In animation and film, "Mickey Mousing" (synchronized, mirrored, or parallel scoring) is a film technique that syncs the accompanying music with the actions on screen. "The exact segmentation of the music analogue to the picture." The term comes from the early and mid-production Walt Disney films, where the music almost completely works to mimic the animated motions of the characters. Mickey Mousing may use music to "reinforce an action by mimicking its rhythm exactly....Frequently used in the 1930s and 1940s, especially by Max Steiner, it is somewhat discredited today, at least in serious films, because of overuse. However, it can still be effective if used imaginatively".
Note that often it is not the music that is synced to the animated action, but the other way around. This is especially so when the music is a classical or other well-known piece. In such cases, the music for the animation is pre-recorded, and an animator will have an exposure sheet with the beats marked on it, frame by frame, and can time the movements accordingly. In the 1940 film Fantasia, the musical piece The Sorcerer's Apprentice, composed in the 1890s, contains a fragment that is used to accompany the actions of Mickey himself. At one point Mickey, as the apprentice, seizes an ax and chops an enchanted broom to pieces so that it will stop carrying water to a pit. The visual action is synchronized exactly to crashing chords in the music.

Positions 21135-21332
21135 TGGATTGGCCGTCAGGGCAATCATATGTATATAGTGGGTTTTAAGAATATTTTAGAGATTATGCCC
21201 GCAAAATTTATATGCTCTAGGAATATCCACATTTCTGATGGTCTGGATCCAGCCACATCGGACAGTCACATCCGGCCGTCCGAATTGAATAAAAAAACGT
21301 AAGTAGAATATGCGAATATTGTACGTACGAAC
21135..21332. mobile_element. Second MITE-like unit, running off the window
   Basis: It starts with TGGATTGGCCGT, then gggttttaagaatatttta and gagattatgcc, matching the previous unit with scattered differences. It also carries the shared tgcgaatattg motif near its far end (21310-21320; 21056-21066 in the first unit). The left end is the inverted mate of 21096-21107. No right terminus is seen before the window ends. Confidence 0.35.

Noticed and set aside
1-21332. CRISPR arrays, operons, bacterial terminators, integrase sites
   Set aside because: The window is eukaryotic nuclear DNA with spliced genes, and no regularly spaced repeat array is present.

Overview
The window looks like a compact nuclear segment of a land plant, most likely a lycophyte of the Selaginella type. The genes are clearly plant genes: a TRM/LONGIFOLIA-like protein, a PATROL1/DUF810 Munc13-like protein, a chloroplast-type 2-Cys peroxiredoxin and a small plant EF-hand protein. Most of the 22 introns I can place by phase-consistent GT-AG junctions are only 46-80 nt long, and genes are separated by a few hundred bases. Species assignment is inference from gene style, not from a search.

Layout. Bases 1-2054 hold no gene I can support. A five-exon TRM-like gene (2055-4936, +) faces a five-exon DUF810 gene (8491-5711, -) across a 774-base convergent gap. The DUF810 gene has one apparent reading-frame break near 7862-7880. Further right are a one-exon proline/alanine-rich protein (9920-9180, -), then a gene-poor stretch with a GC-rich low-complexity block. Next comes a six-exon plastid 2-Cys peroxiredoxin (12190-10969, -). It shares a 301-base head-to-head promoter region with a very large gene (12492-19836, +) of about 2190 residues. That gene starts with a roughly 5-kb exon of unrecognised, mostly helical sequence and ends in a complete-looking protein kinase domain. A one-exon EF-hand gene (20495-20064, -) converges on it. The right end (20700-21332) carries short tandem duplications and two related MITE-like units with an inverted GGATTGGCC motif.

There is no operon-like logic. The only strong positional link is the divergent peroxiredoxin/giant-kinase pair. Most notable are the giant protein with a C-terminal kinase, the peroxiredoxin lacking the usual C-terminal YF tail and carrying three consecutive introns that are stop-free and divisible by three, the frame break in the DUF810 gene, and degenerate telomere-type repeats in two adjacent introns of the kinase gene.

The first known use of Mickey Mousing was in Steamboat Willie (1928), the first Mickey Mouse cartoon by Walt Disney, scored by Carl Stalling. In the 1931 Van Beuren Studios animated short Making 'Em Move the "Mysterioso Pizzicato" theme is Mickey Moused to the action first to produce a 'false sense of foreboding' as a curious visitor enters the animation factory, and then again to accompany the villain in a cartoon-within-a-cartoon. The entrance:
C Eb G C' | Ab------- G------ :|| step step step step | stop/shhh door--- :||
"Mickey Mousing" is also used to criticize that a visual action is – without good reason – being duplicated in accompanying music or text, therefore being a weakness of the production rather than a strength. Newlin lists six other functions which music may serve besides this one. Complaints regarding the technique may be found as early as 1946. In 1954 Jean Cocteau described Mickey Mousing as the most vulgar technique used in film music.
An effective modern example of "mickey mousing" is used to accompany Bill Sikes's beating murder of Nancy in the film Oliver! (1968). In this case, the music is partially used to "cover" her cries as she is being struck.
- Goldmark, D. (2011) "Sounds Funny/Funny Sounds" in D. Goldmark and C. Keil (eds). Funny Pictures: Animation and comedy in studio-era Hollywood pp 260-261. Berkeley and Los Angeles, University of California. ISBN 9780520950122.
- Wegele, Peter (2014). Max Steiner: Composing, Casablanca, and the Golden Age of Film Music, p.37. Rowman & Littlefield. ISBN 9781442231146.
- Newlin, Dika (1977). "Music for the Flickering Image – American Film Scores", Music Educators Journal, Vol. 64, No. 1. (Sep., 1977), pp. 24–35.pdf
- Chuck Jones, Chuck (1946). "Music and the Animated Cartoon", Hollywood Quarterly Problems of Communication: The Animated Cartoon, Vol. 1, No. 4. (Jul., 1946), pp. 364–370.
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